SQL Server – Files In use – Day 1


One of the many areas that that one needs to keep an eye one when monitoring database engines  is which files are opened, how they are opened ( exclusively, read only), what other processes are competing for them, etc.

Day 1

This is Day 1 and so we will start off with the basic tools.



Microsoft really did a very job with Resource Monitor.

Prior to Resource Monitor, Task manager was the go to quick tool.

Task Manager

Here is what Task Manager exposes:

unfortunately, it only exposes information at process level.

Resource Monitor

Tab – Disk

Here we see the active Disk Activities.


  1. We are able to filter by Process
  2. And, we can order by
    • Process Name
    • File name
    • Reads/Writes/Totals

Tab – CPU

Tab – CPU – Original

When we switch over to the CPU Tab, here is what we see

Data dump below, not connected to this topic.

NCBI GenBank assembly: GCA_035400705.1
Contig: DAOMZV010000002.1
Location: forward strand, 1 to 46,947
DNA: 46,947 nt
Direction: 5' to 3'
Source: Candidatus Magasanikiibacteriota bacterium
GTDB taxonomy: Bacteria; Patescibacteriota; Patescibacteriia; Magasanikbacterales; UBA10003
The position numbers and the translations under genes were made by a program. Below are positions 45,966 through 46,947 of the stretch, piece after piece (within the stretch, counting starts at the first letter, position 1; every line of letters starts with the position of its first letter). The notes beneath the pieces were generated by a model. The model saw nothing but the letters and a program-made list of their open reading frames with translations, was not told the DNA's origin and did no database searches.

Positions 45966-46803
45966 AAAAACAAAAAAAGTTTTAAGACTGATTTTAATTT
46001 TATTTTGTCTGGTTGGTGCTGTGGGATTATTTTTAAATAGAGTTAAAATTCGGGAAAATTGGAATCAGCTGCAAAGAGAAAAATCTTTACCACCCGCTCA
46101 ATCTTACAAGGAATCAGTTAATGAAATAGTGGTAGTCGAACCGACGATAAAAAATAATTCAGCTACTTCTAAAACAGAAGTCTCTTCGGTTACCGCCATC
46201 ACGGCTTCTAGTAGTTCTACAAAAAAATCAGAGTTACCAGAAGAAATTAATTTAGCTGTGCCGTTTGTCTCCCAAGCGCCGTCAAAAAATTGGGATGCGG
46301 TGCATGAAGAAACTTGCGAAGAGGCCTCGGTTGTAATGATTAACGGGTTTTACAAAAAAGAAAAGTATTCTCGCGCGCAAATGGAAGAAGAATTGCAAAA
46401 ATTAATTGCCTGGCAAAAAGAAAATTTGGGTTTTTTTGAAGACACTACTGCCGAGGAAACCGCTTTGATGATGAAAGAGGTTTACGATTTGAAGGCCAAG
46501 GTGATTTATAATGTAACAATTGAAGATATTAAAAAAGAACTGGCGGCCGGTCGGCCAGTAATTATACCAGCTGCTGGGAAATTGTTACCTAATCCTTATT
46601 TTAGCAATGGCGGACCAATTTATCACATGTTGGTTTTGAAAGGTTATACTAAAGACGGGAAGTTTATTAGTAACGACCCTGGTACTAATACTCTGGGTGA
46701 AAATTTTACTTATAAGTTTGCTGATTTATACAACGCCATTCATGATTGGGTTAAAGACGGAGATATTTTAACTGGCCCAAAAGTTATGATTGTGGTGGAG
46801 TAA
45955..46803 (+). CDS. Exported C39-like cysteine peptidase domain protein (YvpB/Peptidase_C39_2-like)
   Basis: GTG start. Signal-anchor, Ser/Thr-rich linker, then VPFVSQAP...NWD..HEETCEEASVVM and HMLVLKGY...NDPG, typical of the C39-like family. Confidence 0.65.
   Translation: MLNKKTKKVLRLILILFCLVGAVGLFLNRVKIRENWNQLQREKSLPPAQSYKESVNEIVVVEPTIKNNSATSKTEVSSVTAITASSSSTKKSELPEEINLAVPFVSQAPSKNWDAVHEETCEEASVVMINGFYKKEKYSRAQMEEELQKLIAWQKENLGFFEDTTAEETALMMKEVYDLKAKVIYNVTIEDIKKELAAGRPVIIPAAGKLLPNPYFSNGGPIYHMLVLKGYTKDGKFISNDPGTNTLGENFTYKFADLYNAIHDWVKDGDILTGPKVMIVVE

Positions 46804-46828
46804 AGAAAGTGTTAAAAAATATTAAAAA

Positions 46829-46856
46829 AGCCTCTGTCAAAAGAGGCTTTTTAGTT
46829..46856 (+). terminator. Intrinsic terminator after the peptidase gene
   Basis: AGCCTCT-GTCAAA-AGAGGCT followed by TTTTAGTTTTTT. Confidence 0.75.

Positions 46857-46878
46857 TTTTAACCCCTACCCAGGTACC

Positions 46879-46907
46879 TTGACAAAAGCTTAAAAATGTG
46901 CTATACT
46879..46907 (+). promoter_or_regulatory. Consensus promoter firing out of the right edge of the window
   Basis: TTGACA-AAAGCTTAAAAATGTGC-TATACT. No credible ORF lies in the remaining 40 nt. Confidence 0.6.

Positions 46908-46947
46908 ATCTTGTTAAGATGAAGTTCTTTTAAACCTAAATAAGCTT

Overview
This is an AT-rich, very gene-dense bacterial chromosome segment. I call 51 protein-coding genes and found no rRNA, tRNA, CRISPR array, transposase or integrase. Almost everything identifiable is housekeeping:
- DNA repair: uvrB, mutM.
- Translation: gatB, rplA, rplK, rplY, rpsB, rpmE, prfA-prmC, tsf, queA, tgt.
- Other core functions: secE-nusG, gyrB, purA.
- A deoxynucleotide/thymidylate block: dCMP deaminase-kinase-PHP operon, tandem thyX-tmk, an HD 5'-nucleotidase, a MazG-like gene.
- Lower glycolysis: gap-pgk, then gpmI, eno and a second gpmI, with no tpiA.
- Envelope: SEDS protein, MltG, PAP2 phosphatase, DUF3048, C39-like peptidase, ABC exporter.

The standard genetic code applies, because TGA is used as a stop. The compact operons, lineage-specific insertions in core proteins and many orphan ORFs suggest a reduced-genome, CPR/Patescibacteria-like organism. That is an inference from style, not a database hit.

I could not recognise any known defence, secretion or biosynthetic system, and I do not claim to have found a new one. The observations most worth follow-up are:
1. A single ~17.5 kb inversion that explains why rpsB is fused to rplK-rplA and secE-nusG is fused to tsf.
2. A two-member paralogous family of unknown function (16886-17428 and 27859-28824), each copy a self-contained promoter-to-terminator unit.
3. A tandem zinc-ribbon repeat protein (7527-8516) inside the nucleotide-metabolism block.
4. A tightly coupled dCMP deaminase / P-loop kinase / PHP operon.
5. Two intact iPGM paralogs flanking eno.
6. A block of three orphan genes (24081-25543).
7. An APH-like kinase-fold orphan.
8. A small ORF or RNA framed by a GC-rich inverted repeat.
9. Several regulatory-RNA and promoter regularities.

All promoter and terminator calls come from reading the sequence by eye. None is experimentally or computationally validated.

We are forced to choose a process.

Tab – CPU – Process = sqlservr.exe

Once we chose sqlservr.exe from the list of processes:

Tab – CPU – Process = sqlservr.exe = Drive C:

  1. Unfortunately, we were getting really bad storage utilization a few months ago, and had to move to System Drive C: till more storage was allocated
  2. Will come back and move the rollover data and log files
Tab – CPU – Process = sqlservr.exe = Drive D & E:

  1. Most of our SQL Server Data and log files are on Drive D & E:
  2. Will come back and segregate them


I real like the straightforwardness of SysInternals tools.


Here is how to use handle.


Look for file handles

Here we ask for a specific process:

  1. -p = sqlservr
  2. type = file

handle -nobanner -p sqlservr | find "File" | more


Look for file handles – File  – Extension [ mdf, ndf, ldf]

Here we ask for files that have have df in their names.

  1. -p = sqlservr
  2. type = file

handle -nobanner -p sqlservr | find "File" | find "df" | more


SQL Server

Sql Server Management Studio ( SSMS )

You can also use SSMS Activity Monitor.

But, to me it is a big hammer to what one really needs.


Can’t go anywhere else but to SysInternals, Mark Russinovich & Bryce Cogswell.

To me they made it cool to want to look into things, Windows Internals anyone.

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